Making an investment mistake based on sound judgment and wise counsel is one thing; making a mistake based on poor advice is another matter
FOR SEVERAL YEARS, I have been following a friend’s adventures in the stock market. He’s just an average guy who received a modest inheritance and decided to see if he could make it grow.
An investment advisor (or so he represented himself) steered him away from blue chips, saying they did not offer enough potential for substantial growth. Instead, he urged him to look to so-called “small cap” companies, where the risk is greater, but so (supposedly) are the rewards.
Maybe. His portfolio is now worth half of what he started with. Not only did he reap no profits, but his nest egg has lost half its value. No surprise there, you say. That’s what happens with small cap stocks.
But that’s not quite the whole story. My friend did not throw his money blindly into the first companies that came along. He looked at his (former) advisor’s suggestions and researched them to the best of his ability. In each case, the company had a product or service that seemed to stand out from the competition and hold genuine promise. The thing is, they all still do, even as their share prices slowly sink into the sunset. So what went wrong?
In most cases, he doesn’t know. What he has learned, and what he called me to share, is that the companies who provided his bath water had several things in common. They had an attractive sales pitch, management teams well-known in their industries and something tangible to offer.
What they also had were senior management drawing significant salaries, and numerous stock options and lifestyle perks. Even while their companies were floundering in the competition of an open market, they continued to bleed cash out of them by way of salaries and bonuses. If the companies went flat or under, they simply moved on to another one, often with their reputations seemingly intact.
There are a number of supposed regulatory safeguards to protect people from outright fraud, but he doesn’t think fraud is the right term for what happened to him. He’s not accusing anyone of deliberately misleading him, but he has no doubt the results wouldn’t have been much different if they had.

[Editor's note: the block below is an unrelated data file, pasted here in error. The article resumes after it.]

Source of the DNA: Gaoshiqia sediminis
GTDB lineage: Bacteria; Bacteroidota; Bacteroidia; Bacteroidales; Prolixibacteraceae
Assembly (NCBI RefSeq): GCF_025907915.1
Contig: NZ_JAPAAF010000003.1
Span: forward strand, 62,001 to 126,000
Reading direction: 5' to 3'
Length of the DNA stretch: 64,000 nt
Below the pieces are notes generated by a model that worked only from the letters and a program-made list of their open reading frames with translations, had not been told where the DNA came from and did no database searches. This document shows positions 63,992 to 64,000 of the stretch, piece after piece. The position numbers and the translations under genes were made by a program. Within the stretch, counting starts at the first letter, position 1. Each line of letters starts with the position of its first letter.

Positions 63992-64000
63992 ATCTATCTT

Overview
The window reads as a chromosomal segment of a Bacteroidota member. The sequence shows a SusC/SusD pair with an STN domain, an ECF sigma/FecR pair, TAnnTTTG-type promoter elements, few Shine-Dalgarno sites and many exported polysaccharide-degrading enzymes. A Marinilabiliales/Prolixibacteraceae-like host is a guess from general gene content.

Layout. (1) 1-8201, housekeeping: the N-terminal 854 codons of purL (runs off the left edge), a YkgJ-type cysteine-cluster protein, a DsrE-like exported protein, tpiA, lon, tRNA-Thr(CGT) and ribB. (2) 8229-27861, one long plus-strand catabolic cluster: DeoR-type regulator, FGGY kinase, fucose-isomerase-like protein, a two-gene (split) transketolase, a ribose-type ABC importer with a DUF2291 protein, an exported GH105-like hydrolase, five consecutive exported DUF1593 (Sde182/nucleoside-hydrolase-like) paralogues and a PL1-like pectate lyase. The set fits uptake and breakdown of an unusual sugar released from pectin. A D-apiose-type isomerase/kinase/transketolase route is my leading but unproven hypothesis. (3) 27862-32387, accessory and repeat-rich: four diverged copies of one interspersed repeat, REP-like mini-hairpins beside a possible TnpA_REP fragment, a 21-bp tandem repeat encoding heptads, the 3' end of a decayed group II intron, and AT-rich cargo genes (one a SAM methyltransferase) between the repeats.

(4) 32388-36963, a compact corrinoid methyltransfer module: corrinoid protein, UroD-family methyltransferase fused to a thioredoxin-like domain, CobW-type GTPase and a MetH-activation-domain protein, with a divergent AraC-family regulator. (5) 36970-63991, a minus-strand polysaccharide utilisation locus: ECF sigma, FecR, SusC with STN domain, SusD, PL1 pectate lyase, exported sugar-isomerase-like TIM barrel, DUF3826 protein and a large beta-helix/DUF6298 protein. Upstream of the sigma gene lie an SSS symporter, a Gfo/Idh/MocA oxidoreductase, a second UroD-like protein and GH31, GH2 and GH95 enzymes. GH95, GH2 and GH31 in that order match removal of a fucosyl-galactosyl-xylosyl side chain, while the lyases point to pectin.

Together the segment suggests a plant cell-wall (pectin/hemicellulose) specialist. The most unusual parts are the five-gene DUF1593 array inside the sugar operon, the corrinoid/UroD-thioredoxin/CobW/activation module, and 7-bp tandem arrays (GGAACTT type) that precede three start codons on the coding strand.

Each of the companies in which he invested continues to operate, and to spin plausible stories about their futures, albeit with the required warnings that all assumptions about their expected eventual share price increases are highly
speculative. And management continues to draw compensation that would make a pirate blush.
I assumed he was telling me the story as a preamble to suggesting such companies should be more strictly controlled by the government. But as he noted, start-up companies need to be able to go to the public for financing, and without that ability many useful and ultimately profitable products and services would never stand a chance.
What he really wanted to share was his belief that stocks such as those in his portfolio really should be avoided by all but the savviest investors, no matter how promising they may seem. Many brokers will do their best to steer their clients away from such risky ventures.
But others, like the one he used (who has since left the industry, no surprise), are only too happy to take investors’ money and put it into stocks with great promise on paper but a very tortuous path to success.
So, what did he actually take away from his experience, besides a shrunken wallet?
“You should tell your readers,” he suggested, “that investments that seem to be too good to be true almost always are.”
That may be a cliché, but he is correct that it bears repeating, as often and as loudly as possible. Jim Chapman